Modern existential thought tells us that we can do anything we want to; we don’t have to follow tradition. Out of such a belief comes a great sense of loneliness, a schism between the individual and all his ancestors, all the generations that preceded him on this planet. Out of such a belief comes the breaking up of culture, society, religion and families. Tradition allows you to go through life’s experiences in a controlled way, rather than just throwing yourself into life and upon life without forethought and preparation. When you respect tradition, you call upon the collective wisdom of tens of thousands of years of experience.
Tradition is wisdom of the past inherited by the men and women in the present. In the early stages we tend toward untraditional ways. That is natural. Experience later shows us another way, and we begin to become traditionalists. This maturation comes to all souls over a series of births.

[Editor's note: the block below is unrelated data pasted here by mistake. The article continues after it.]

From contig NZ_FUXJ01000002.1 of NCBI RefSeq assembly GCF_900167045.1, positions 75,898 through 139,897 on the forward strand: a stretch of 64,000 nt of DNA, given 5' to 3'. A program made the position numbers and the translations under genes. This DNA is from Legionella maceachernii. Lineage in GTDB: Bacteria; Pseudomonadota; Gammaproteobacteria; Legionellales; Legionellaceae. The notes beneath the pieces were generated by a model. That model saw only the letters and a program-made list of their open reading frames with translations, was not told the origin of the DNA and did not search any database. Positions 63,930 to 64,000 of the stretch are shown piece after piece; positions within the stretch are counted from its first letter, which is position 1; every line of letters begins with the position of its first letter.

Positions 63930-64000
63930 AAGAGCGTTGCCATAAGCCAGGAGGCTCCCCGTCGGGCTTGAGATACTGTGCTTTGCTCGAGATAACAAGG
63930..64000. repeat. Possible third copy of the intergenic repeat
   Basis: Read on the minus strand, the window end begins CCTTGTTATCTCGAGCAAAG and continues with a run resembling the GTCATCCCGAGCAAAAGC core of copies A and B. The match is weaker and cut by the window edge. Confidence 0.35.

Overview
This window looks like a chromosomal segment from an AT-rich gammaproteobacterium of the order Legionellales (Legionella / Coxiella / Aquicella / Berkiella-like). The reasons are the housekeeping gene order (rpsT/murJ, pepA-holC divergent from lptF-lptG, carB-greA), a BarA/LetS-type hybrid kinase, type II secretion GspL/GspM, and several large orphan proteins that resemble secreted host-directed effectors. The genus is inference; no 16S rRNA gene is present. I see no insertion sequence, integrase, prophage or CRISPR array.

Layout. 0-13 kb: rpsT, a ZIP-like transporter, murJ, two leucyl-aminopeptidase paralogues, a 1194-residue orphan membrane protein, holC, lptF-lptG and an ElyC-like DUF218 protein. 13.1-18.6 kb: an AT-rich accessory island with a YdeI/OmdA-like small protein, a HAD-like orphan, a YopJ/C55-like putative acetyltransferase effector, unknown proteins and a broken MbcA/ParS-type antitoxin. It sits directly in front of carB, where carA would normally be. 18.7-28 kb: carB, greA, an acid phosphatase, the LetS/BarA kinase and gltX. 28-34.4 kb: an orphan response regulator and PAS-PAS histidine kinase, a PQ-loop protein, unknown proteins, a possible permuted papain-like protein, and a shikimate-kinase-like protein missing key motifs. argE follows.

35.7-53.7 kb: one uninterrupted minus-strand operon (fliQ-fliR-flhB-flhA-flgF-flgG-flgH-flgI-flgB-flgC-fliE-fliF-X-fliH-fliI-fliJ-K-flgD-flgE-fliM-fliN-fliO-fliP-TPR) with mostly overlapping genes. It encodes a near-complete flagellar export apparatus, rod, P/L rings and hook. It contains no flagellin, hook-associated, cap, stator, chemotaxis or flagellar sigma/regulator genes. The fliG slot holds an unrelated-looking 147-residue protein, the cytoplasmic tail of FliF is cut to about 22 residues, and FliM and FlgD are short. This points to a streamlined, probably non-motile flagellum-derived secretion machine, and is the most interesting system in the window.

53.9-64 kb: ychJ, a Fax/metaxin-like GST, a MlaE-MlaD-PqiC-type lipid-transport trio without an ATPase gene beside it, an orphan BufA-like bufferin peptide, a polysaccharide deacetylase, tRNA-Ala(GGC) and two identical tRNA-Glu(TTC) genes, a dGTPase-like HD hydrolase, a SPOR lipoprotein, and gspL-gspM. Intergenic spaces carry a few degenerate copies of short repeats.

Some traditions set in motion by people to solve certain problems at certain times have no relationship to our circumstances and in our times. The Hindu tradition is initiated and administrated from the inner worlds, from the Devaloka. The Deities are the source of most tradition. They ordain the proper way to chant and the mantras to be used. They establish the language, the music, the dance, the systems of worship. Tradition guides experiences in life. It is a protective mind structure. Any experience that you have to go through is gently guided by this great mind structure. The old ways are world patterns that have come down through thousands upon thousands of years, which you have, in previous lives, lived through and known.
Excerpts from “Merging with Siva” by Sivaya Subramuniyaswami